At Saturday’s meeting between cruise line executives and Mike Pence, the vice president challenged the group to come up with a plan in 72 hours that would meaningfully enhance its protocols for mitigating or avoiding Covid-19 infections on cruise ship.

And 71 hours and 53 minutes after the meeting ended, CLIA submitted its plan.

The government doesn’t similarly have a timeline in which they must respond, said CLIA chairman Adam Goldstein in an interview with Travel Weekly, but the cruise lines will begin implementation of new protocols outlined in the plan as soon as possible.

“The shorthand for what we focused on is ‘prevention, detection and care,’” he said. 

“The first has to do with who is allowed to come onboard at the beginning of a cruise. We already had a number of protocols in place. For instance, if you had been to one of the countries listed [as level 3 by the Centers for Disease and Prevention], you wouldn’t be able to come on the ship.”

Goldstein said they looked for additional vulnerabilities and ways to address them “to maximize the chances that people boarding a ship stay healthy.”

The CLIA chair declined to go into specifics, saying he first wanted to give the government a chance to review and respond to the proposal. At a press conference Tuesday evening, Pence revealed one detail, saying that the cruise line proposal indicated they would provide airlift evacuation as part of enhanced procedures.

Regarding the second part, detection, the cruise lines asked for the ability to begin testing for Covid-19 onboard the ship. “We have first rate medical facilities and personnel on board, but no test kits,” he said.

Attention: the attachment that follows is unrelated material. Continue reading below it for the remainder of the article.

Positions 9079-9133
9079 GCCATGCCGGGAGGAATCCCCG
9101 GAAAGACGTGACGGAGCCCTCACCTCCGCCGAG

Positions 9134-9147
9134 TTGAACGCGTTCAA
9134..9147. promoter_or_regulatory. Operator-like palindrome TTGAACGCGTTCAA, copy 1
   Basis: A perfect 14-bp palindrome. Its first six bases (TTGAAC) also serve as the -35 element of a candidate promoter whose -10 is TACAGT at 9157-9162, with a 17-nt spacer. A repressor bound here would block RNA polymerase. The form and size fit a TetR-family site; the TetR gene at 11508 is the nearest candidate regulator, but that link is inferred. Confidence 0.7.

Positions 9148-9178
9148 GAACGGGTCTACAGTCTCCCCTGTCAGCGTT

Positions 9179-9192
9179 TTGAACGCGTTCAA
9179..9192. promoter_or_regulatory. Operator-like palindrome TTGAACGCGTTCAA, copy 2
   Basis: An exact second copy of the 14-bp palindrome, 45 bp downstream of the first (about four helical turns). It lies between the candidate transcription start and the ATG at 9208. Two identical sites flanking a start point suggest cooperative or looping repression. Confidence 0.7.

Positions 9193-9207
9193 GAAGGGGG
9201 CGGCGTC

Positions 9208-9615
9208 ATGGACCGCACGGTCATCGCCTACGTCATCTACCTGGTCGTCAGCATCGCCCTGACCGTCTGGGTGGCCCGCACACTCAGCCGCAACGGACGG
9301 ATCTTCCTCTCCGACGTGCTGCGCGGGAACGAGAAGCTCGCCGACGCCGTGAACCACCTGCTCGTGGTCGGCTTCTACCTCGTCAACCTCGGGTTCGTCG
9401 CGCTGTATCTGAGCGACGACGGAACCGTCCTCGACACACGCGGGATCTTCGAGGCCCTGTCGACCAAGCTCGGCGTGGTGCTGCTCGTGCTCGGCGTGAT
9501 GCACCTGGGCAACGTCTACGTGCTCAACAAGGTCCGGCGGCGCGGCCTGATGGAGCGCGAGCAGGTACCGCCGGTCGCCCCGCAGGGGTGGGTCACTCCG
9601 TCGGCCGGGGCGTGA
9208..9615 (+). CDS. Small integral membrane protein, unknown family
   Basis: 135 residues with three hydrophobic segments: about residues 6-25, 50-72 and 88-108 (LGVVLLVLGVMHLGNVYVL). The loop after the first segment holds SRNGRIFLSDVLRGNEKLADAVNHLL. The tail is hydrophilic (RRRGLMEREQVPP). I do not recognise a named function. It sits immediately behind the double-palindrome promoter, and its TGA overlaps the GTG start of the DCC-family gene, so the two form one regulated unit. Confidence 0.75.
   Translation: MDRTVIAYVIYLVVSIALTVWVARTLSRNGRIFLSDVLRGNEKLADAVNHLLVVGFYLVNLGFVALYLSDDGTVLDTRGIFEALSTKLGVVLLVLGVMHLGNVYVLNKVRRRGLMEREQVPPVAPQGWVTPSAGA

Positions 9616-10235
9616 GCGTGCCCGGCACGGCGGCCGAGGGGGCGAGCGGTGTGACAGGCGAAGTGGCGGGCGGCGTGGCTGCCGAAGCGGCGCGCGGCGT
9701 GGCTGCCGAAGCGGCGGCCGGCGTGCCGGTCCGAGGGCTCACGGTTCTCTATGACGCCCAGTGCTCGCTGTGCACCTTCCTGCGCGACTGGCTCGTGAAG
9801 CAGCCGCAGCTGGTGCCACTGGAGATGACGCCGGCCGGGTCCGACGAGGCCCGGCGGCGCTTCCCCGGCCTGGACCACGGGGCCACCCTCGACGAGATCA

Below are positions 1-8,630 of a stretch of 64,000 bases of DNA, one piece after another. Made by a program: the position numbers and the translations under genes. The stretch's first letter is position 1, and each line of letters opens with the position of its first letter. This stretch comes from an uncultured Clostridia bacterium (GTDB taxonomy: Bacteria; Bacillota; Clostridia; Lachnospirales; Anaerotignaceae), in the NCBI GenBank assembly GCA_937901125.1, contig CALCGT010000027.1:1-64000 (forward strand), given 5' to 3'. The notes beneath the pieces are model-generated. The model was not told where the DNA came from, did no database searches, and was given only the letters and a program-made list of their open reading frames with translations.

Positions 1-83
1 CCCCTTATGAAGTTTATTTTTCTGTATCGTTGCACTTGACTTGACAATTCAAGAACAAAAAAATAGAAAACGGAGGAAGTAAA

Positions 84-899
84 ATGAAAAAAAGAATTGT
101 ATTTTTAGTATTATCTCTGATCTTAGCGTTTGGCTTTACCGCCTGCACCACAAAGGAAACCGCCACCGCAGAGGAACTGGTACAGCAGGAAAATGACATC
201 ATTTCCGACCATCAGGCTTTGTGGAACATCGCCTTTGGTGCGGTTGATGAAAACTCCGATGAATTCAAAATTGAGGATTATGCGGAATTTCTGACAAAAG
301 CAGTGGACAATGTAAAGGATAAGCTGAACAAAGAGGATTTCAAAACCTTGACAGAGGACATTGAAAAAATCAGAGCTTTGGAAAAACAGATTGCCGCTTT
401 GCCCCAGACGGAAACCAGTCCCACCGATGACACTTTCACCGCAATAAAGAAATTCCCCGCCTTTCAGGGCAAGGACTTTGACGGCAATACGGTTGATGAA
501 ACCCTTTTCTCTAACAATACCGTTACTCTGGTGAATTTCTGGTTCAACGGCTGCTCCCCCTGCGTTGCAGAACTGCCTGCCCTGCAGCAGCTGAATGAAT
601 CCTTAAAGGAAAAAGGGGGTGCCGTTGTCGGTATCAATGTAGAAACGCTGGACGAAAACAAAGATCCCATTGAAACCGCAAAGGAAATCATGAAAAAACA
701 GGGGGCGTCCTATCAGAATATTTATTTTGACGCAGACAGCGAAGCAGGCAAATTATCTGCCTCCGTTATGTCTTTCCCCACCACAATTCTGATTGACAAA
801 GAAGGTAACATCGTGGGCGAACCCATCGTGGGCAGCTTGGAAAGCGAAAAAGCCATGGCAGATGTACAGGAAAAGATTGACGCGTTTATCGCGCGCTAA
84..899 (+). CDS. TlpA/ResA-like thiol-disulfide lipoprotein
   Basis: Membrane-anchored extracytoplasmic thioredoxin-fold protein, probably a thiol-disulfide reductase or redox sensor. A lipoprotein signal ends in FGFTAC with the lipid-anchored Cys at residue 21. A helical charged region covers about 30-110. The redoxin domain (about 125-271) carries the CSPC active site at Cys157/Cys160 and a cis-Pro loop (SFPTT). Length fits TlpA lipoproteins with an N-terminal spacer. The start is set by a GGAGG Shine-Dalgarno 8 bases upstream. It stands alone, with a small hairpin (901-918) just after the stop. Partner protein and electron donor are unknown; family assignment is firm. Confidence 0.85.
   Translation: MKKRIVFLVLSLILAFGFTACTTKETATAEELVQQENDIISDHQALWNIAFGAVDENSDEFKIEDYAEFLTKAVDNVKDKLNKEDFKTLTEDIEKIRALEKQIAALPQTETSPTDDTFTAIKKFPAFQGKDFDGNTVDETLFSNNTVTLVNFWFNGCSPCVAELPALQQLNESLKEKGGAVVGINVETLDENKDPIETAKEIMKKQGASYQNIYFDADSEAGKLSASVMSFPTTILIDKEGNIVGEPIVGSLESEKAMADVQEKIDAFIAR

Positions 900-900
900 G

Analysis of the samples would still take place on land.

The third area addresses what transpires if there is a suspected or confirmed case onboard. “We thought about how we could be proactive and distinguish between risk levels, determining who might need to be quarantined or who might need to be sent to an urgent care facility,” Goldstein said.

The announcement by the State Department on Sunday recommending that all Americans avoid cruising took the industry by surprise, he said. They had expected a warning about “elderly travelers with serious, chronic underlying conditions” who might be especially vulnerable in any type of travel but were “surprised and disappointed” by the broadness of the caution.

The industry did not, he said, communicate their unhappiness to government officials. “We were putting all our energies into developing this plan, given the relatively short time frame we had. We didn’t engage about the specific of the advisories, given the time pressures.”

Although the government is under no obligation to respond within a specific time frame, he added, the vice president indicated it would be reviewed over the next 24 hours.

Asked about the reputational damage the industry has endured over the past few weeks, Goldstein replied that “this is a new and difficult situation, and it will take time to recover. But it’s an industry that has great resilience. We’ve displayed it before, and we’ll display it again.”

He said the cruise lines were aware that travel advisors are under tremendous pressure. “We’re all in this together and we’re all hurting -- cruise companies, agents, our suppliers. We value the contributions of travel advisors enormously, and understand they’re suffering, enduring extra expense, hassles, long hours. It’s happening to everybody.”

He said he was encouraged with the way that advisors and associations have advocated for cruise lines to elected officials about the value cruising represents, both to their business models and the experiences that consumers have. “It’s important. Ultimately, the government must do the best job of balancing the health, economic and consumer aspects.”

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